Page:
It’s hard to tell if JP Morgan chief executive Jamie Dimon was trying to defend his traders or not when he said the unit behind a $2 billion dollar trading loss earlier this year had little understanding of what they were doing. Dimon told a US political inquiry that the traders failed to grasp the risk they took when they made the deal, and said the strategy was not vigorously reviewed (surprise!). It must be comforting for investors to know that years out from the global financial crisis, there are still cowboys out there playing around with billions of other people’s dollars that they literally don’t know what to do with.
The Prime Minister spent the days before a United Nations climate summit this week talking down the chances of any real action happening at the meeting. She did say, however, that she would welcome a draft document that sets out a commitment to change. She later said she would also accept a proposal to form an idea to move toward completing a plan to act on a sturdy concept.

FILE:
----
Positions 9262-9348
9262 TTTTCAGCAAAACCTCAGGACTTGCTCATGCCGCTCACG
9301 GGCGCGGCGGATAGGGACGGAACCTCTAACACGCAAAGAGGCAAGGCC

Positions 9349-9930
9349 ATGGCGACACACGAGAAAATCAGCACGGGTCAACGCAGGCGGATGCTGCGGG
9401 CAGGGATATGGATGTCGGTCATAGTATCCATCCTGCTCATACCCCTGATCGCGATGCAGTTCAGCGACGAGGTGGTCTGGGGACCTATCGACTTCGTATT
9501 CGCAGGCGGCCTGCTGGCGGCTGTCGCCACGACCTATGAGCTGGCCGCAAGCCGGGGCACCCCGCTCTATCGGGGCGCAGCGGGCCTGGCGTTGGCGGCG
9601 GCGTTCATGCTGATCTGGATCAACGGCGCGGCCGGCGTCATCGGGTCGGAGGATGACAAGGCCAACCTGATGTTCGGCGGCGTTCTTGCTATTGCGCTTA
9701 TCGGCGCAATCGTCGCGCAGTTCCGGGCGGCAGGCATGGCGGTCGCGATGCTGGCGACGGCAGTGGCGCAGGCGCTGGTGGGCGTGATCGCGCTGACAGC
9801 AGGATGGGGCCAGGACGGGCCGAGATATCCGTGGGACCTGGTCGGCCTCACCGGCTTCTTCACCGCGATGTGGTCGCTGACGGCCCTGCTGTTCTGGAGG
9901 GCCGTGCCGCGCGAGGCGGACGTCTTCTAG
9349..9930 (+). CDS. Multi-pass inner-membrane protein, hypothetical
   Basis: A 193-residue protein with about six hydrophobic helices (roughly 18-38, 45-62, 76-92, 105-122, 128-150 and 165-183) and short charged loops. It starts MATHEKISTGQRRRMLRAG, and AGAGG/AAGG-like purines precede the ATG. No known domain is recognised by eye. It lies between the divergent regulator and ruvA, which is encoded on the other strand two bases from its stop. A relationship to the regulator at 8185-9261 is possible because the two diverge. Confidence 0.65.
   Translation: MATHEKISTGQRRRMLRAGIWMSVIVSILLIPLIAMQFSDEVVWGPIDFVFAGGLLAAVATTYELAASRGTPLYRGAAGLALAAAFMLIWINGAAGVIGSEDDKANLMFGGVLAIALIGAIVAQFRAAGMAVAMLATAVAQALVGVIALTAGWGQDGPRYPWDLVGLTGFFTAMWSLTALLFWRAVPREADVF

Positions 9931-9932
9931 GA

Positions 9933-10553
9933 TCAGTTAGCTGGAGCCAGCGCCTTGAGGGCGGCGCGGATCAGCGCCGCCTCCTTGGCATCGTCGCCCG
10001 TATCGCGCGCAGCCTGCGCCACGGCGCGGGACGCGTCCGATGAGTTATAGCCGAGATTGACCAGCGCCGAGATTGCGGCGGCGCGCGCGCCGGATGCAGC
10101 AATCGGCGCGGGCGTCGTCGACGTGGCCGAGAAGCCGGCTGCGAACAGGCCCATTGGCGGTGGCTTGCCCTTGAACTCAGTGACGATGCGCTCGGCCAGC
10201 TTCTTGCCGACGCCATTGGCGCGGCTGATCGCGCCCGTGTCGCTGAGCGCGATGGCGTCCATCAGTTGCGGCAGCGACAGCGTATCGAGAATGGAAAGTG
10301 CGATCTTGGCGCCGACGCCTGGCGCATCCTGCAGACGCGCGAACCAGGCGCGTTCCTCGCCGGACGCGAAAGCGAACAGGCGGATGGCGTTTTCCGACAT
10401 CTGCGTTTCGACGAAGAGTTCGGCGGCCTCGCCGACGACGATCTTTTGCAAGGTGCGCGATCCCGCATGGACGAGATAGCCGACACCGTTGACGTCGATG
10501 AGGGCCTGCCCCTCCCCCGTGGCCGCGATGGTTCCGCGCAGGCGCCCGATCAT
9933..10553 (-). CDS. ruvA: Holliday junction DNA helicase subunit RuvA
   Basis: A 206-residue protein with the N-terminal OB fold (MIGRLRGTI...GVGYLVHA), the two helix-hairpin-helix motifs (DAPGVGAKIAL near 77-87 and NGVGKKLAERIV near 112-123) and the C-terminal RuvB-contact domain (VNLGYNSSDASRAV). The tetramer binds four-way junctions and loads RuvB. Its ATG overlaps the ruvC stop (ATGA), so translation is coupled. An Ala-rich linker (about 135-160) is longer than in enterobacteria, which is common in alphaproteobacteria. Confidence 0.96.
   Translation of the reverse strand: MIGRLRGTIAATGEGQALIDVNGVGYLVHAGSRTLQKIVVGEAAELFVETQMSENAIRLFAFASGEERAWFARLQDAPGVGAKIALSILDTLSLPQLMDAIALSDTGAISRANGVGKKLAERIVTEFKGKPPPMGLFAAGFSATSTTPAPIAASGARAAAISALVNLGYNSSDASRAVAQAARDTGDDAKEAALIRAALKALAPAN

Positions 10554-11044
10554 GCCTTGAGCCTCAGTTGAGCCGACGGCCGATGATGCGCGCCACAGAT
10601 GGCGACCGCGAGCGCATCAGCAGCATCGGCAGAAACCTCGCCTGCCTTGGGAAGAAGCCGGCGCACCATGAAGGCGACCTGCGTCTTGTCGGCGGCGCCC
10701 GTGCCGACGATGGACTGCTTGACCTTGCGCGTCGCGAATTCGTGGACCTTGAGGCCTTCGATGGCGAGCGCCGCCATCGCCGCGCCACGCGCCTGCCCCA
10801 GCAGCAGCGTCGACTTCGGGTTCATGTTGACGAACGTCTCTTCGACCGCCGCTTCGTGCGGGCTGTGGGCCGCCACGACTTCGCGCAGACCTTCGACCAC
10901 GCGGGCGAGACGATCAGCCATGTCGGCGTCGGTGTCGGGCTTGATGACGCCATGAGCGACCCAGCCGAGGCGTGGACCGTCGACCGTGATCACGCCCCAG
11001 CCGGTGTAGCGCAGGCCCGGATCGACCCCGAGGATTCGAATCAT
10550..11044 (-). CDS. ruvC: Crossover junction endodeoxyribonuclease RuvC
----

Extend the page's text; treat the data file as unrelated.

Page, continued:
– Woolworths announced this week that some of its supermarkets would now stock sushi, giving suppliers yet another reason to say that supermarkets stink.
– And finally, unions have called on Fairfax to explain the logic behind its decision to cut 1900 jobs, because obviously the current health of the industry is still a little unclear.
– The latest census figures have shown the mining boom has led to a notable spike in the population of Western Australia, showing that for the right cash, people will even live in Western Australia.